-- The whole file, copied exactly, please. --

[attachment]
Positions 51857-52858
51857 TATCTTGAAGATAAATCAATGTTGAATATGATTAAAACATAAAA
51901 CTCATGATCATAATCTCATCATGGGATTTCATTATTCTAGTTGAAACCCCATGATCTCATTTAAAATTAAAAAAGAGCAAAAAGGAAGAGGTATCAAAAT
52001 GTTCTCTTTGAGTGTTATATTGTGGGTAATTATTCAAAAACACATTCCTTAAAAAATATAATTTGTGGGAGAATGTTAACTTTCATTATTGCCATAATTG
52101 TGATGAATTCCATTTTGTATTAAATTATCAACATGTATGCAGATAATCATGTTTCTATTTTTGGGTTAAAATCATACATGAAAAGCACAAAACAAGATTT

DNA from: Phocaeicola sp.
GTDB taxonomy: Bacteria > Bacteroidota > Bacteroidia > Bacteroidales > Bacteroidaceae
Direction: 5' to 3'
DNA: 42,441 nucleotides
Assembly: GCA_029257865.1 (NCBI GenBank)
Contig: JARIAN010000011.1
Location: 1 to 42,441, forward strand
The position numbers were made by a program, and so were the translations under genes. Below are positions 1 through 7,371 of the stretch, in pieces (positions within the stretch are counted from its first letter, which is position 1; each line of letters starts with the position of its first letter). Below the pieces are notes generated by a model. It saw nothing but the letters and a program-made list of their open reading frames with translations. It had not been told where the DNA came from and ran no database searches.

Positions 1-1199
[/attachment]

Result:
Positions 51857-52858
51857 TATCTTGAAGATAAATCAATGTTGAATATGATTAAAACATAAAA
51901 CTCATGATCATAATCTCATCATGGGATTTCATTATTCTAGTTGAAACCCCATGATCTCATTTAAAATTAAAAAAGAGCAAAAAGGAAGAGGTATCAAAAT
52001 GTTCTCTTTGAGTGTTATATTGTGGGTAATTATTCAAAAACACATTCCTTAAAAAATATAATTTGTGGGAGAATGTTAACTTTCATTATTGCCATAATTG
52101 TGATGAATTCCATTTTGTATTAAATTATCAACATGTATGCAGATAATCATGTTTCTATTTTTGGGTTAAAATCATACATGAAAAGCACAAAACAAGATTT

DNA from: Phocaeicola sp.
GTDB taxonomy: Bacteria > Bacteroidota > Bacteroidia > Bacteroidales > Bacteroidaceae
Direction: 5' to 3'
DNA: 42,441 nucleotides
Assembly: GCA_029257865.1 (NCBI GenBank)
Contig: JARIAN010000011.1
Location: 1 to 42,441, forward strand
The position numbers were made by a program, and so were the translations under genes. Below are positions 1 through 7,371 of the stretch, in pieces (positions within the stretch are counted from its first letter, which is position 1; each line of letters starts with the position of its first letter). Below the pieces are notes generated by a model. It saw nothing but the letters and a program-made list of their open reading frames with translations. It had not been told where the DNA came from and ran no database searches.

Positions 1-1199